Because the two groups use different tricks to snag prey—Deinopoids create a Velcro-like surface to catch insects while Araneoids cover their webbing with a sticky "glue" substance—scientists had long believed the orb web design was an example of convergent evolution, a process in which two organisms develop remarkably similar traits.

Along with the age of the amber fossil, genetic analysis of the two spider families, detailed in another paper in the same issue of Science, indicates a common origin for orb web design.

. . .




Amber from Spain showing preserved
spider webbing that has trapped
several insects. Credit: Science




These images show two types of orb webs.
The left image shows the orb web of a
deinopoid spider, Waitkera waitakerensis
from Piha, New Zealand. The right image
shows the orb web of an araneoid spider,
Argiope trifasciata, from Palo Alto,
California. Credit: Brent Opell (left)
and Mark Chappell (right).


Biology is just physics that has begun to smell bad.” —HalfMooner
Here's a link to Moonscape News, and one to its Archive.

Edited by - HalfMooner on 06/22/2006 16:20:30

Zebra
Skeptic Friend

USA
354 Posts

Posted - 06/23/2006 :  00:01:58   [Permalink]  Show Profile Send Zebra a Private Message
Very cool! There was at least one prior report, in 2003, of spider web being found in amber - but this sample contains much more web, and captured insects.

quote:
The finding sets the minimum age for the common ancestor of the two groups of spiders that weave orb webs, Araneoidea and Deinopoidea.

Because the two groups use different tricks to snag prey—Deinopoids create a Velcro-like surface to catch insects while Araneoids cover their webbing with a sticky "glue" substance—scientists had long believed the orb web design was an example of convergent evolution, a process in which two organisms develop remarkably similar traits.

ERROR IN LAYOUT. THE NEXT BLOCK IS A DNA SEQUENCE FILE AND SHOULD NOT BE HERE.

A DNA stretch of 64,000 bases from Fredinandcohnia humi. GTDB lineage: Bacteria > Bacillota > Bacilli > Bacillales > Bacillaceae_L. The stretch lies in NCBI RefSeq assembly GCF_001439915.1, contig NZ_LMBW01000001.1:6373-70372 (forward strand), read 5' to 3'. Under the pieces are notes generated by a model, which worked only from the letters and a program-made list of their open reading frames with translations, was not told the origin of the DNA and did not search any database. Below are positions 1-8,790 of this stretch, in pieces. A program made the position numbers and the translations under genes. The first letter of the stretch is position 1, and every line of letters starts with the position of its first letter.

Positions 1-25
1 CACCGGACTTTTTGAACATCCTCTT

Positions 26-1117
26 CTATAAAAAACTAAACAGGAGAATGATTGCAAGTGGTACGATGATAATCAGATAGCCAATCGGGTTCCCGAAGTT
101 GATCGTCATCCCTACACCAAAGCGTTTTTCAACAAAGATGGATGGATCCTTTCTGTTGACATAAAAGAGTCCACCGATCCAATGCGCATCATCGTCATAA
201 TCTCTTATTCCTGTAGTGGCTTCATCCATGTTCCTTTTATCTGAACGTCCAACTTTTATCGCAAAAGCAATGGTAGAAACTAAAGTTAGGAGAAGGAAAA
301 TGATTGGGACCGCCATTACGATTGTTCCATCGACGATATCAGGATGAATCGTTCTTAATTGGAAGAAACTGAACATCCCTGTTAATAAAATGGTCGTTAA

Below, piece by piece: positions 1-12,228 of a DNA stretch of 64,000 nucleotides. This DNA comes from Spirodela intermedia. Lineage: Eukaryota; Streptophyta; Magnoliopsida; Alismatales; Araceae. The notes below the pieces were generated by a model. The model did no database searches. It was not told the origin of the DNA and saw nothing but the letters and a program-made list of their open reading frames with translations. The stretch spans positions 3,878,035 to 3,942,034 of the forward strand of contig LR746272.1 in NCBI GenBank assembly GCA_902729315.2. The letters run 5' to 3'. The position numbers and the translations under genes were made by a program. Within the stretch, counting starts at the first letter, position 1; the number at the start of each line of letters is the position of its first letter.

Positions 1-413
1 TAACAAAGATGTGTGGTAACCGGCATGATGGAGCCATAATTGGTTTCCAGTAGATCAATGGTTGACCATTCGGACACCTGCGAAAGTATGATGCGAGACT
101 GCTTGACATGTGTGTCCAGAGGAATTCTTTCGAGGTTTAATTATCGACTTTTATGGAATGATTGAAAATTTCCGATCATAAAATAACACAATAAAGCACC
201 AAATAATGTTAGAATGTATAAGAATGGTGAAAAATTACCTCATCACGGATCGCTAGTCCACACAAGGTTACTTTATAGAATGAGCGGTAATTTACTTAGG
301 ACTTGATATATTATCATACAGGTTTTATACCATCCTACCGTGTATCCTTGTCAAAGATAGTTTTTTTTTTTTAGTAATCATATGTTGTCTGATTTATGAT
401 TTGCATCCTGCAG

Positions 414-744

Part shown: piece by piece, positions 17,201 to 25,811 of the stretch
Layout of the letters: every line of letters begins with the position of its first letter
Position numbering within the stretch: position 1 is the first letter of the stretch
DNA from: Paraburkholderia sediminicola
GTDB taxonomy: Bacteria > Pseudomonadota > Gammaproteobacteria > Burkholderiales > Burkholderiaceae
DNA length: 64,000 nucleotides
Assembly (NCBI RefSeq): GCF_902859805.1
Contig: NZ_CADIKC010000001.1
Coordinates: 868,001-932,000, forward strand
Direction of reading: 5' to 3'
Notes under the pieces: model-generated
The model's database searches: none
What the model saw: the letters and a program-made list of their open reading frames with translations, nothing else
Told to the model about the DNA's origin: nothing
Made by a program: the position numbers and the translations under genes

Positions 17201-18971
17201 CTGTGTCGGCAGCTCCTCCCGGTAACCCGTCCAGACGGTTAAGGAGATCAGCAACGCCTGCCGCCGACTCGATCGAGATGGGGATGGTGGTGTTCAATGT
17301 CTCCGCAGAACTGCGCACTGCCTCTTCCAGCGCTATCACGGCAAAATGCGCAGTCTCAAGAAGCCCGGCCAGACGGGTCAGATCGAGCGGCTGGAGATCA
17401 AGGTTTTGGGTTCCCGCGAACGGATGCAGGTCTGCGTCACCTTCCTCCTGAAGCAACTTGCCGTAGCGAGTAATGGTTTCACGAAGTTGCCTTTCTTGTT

Along with the age of the amber fossil, genetic analysis of the two spider families, detailed in another paper in the same issue of Science, indicates a common origin for orb web design.


Any more info available on the other paper in the same edition of Science? I'm not finding anything about it online. Sounds like it casts new light on the evolution of orb web spinners...

I think, you know, freedom means freedom for everyone* -Dick Cheney

*some restrictions may apply
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HalfMooner
Dingaling

Philippines
15831 Posts

Posted - 06/23/2006 :  05:36:57   [Permalink]  Show Profile Send HalfMooner a Private Message
Sorry, I got this from LiveScience's own article, based upon the Science one. I presume the writer at LiveScience has better direct access to Science's site than I do. Access is on a subscription or pay-per-article basis there.




Biology is just physics that has begun to smell bad.” —HalfMooner
Here's a link to Moonscape News, and one to its Archive.
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Zebra
Skeptic Friend

USA
354 Posts

Posted - 06/23/2006 :  19:25:08   [Permalink]  Show Profile Send Zebra a Private Message
Yeah, and I'm too cheap to pay...

I think, you know, freedom means freedom for everyone* -Dick Cheney

*some restrictions may apply